The Decibelles perform live
Image: The Decibelles/ Tara Noonan

Aca-standing talent: Open A Capella Competition review

On 15 February, the Warwick A Cappella Society hosted the very first Open A Cappella Competition (OAC) at the Warwick Arts Centre. 10 acclaimed a cappella groups from all around the UK were selected to compete in the finals, bringing together some of the country’s finest musical voices. They included, in performance order:

Beatroots (University of Cardiff)

Tone Up (University of Edinburgh)

Aquapella (University of Bath)

The Uptone Girls (University of Birmingham)

Alvarium (University of Manchester)

Hardcore Harmony (Royal Holloway, University of London)

The Undercuts (University of Warwick)

The Rolling Tones (King’s College London)

The Practical Folkers (University of Warwick)

The Decibelles (University of Cardiff)

The two-hour event was a thrilling ride from start to finish. Each group presented their own musical arrangements and choreography, with songs ranging from upbeat Michael Jackson and Billie Eilish mashups to more lyrical performances of barbershop and folk tunes. As an audience member, I was blown away by the showcase of diverse vocal talent; whether it be musical genre, vocal performance or visual presentation, each group had successfully crafted their own distinctive style. I could clearly see (and hear) the amount of hard work and effort put into crafting each routine; their passion and enthusiasm passed on from one performance to the next, and broadened my understanding and appreciation for a cappella as an art form. The competition also featured a surprise performance during its second intermission, as vocal percussionists from each group were invited onstage for a beatbox battle – a perfect way to round off the competition. 

I wanted to show Warwick University and WACA what this looked like, genuine passion for a cappella

The competition was judged by Edward Button (The King’s Singers member), Georgia Jade (2017’s ICCA UK Final’s Outstanding Soloist) and David Ragg (CASA ambassador member of Perfect Forth). After a long, nerve-racking wait that was thankfully broken down by an impromptu performance of ‘Bohemian Rhapsody’ by all ten groups, the judges finally returned to announce the results:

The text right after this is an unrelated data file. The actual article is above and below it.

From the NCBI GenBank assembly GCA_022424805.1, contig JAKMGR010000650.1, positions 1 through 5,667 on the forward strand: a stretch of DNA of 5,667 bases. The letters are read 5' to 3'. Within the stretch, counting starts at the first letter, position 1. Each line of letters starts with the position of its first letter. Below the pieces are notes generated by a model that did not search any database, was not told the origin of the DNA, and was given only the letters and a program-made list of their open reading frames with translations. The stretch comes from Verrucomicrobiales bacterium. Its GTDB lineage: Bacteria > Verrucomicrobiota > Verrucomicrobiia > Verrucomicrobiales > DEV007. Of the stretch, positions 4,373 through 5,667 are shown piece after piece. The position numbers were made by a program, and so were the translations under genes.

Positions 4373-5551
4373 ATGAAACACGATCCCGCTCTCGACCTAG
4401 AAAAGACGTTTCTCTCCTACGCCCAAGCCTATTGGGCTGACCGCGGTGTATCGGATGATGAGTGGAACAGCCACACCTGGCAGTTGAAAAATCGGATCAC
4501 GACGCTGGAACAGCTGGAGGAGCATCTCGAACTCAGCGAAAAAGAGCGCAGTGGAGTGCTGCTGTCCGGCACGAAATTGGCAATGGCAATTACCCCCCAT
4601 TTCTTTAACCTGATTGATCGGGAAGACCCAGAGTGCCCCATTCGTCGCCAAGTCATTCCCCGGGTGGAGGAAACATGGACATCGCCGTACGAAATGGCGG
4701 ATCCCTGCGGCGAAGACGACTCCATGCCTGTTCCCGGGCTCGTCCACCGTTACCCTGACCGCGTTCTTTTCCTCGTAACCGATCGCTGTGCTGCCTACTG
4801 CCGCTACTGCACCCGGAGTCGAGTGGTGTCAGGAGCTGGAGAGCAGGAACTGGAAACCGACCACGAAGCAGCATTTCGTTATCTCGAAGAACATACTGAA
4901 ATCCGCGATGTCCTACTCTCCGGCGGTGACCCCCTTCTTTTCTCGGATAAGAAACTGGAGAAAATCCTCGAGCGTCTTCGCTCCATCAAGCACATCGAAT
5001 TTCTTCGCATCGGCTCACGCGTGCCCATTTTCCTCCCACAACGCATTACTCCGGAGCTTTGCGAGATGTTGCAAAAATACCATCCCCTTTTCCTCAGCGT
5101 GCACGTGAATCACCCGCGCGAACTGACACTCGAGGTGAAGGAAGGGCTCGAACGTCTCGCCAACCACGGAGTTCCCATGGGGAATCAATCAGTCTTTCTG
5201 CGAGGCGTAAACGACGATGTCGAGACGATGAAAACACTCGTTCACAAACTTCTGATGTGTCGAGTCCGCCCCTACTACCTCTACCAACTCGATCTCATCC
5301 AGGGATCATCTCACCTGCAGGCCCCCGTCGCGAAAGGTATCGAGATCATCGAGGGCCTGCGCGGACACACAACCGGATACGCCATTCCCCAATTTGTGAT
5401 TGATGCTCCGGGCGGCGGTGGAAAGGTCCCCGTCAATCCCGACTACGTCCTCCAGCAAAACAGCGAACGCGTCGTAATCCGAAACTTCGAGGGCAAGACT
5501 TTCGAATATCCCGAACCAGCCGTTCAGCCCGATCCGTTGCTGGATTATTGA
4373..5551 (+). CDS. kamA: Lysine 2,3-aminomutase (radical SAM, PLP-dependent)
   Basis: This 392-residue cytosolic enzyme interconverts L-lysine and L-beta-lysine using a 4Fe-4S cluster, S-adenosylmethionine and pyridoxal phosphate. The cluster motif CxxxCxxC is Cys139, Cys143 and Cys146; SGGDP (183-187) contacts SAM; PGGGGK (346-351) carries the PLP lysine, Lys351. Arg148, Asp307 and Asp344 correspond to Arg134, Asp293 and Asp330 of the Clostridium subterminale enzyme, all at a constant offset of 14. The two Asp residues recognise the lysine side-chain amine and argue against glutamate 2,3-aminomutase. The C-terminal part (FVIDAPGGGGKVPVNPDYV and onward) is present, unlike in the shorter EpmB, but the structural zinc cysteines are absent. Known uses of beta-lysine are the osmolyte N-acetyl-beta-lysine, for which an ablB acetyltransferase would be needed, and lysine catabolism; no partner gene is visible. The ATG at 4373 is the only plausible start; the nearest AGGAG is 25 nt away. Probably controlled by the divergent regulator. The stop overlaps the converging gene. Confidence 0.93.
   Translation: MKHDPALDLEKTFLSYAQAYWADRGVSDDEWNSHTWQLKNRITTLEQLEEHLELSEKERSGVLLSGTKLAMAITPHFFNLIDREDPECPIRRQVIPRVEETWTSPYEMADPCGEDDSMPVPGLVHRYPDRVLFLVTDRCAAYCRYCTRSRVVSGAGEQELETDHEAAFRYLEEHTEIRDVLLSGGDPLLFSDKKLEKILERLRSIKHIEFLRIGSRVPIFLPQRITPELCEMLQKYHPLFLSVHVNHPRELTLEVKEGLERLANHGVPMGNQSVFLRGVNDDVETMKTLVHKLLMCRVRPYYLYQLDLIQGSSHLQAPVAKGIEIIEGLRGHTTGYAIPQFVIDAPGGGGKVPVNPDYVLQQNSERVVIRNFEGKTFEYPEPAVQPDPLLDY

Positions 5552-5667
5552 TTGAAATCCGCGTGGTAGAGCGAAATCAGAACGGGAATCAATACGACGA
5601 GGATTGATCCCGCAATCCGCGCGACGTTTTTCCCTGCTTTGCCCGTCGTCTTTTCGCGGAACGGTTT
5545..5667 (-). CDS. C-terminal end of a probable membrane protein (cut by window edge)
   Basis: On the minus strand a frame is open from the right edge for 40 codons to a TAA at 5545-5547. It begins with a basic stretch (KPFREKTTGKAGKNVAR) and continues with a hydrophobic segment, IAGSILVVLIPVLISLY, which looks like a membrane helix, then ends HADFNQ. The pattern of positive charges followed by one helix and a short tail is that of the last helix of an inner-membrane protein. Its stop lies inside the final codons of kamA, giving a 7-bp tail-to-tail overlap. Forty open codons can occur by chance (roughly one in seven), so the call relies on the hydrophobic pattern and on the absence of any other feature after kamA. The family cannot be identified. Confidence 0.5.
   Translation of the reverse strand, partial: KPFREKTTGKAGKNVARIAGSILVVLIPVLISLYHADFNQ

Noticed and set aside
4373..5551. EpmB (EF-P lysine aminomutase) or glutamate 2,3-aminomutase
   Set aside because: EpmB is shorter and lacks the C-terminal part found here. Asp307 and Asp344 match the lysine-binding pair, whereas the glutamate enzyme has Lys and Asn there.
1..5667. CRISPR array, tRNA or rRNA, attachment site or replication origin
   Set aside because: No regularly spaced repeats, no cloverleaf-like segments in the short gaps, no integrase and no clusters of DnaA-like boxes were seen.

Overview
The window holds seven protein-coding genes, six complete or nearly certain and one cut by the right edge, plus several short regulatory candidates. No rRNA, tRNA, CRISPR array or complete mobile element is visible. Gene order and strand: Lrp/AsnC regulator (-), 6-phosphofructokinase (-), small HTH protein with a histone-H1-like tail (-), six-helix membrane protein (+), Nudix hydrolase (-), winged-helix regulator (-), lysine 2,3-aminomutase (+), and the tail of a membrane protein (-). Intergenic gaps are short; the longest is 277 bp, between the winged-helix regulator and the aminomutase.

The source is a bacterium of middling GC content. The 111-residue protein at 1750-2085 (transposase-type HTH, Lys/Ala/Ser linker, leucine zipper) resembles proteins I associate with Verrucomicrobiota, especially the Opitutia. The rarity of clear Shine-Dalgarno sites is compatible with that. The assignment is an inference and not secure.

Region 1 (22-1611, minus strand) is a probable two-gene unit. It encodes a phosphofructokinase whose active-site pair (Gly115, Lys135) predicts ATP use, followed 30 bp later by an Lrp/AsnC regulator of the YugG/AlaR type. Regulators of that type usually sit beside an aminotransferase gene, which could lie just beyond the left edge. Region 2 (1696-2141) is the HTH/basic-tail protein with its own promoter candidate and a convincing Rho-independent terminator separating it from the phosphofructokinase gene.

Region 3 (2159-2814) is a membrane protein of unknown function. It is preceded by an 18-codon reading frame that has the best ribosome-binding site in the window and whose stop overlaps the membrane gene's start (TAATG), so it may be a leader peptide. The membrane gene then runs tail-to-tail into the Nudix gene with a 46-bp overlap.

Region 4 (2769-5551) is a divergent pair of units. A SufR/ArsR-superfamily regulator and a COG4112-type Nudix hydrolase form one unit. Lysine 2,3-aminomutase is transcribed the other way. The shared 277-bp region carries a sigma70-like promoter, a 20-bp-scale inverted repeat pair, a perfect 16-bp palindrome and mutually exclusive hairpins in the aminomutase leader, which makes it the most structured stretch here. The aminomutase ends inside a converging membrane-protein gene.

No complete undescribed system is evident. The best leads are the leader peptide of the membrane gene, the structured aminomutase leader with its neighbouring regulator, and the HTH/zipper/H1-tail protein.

• Winner of the OAC: The Decibelles (University of Cardiff)
  • Outstanding Arrangement: ‘Ghost’ by Fraser Hume for Tone Up (University of Edinburgh) 
  • Outstanding Vocal Percussion: Jade Harvey from The Decibelles (University of Cardiff) 
  • Outstanding Vocalist: Ledi Manurung from The Rolling Tones (King’s College London) 
  • Outstanding Choreography: Aquapella (University of Bath)

After the event, I had the opportunity to interview Shaquira Lue, founder of the Open A Cappella Competition, who shared with me her thoughts and experiences from organizing the OAC. 

Mioie: Congratulations on the success of the OAC! It was spectacular! 

Shaquira: Thank you very much, I’m so glad it went well! 

M: So, what inspired you to create the OAC?

S: I’ve loved the sound of raw voices blending together in wonderful harmony, to make unique music, ever since I was a kid. Watching a cappella and understanding the complexities in rhythm, pitch, arrangement, choreography – everything combined is just astounding to me. I became addicted quite quickly and all of a sudden – it was my entire world. Everything about it is emotive, full of energy and emotion and I have had the opportunity of experiencing groups like Pentatonix live several times. I knew other groups around the UK were of the same heart as me – with the same passion and I wanted to show Warwick University and WACA what this looked like, genuine passion for a cappella. So I thought – why not ask the best of the best, to come to us – and give a stunning show? Well, that’s exactly what they did.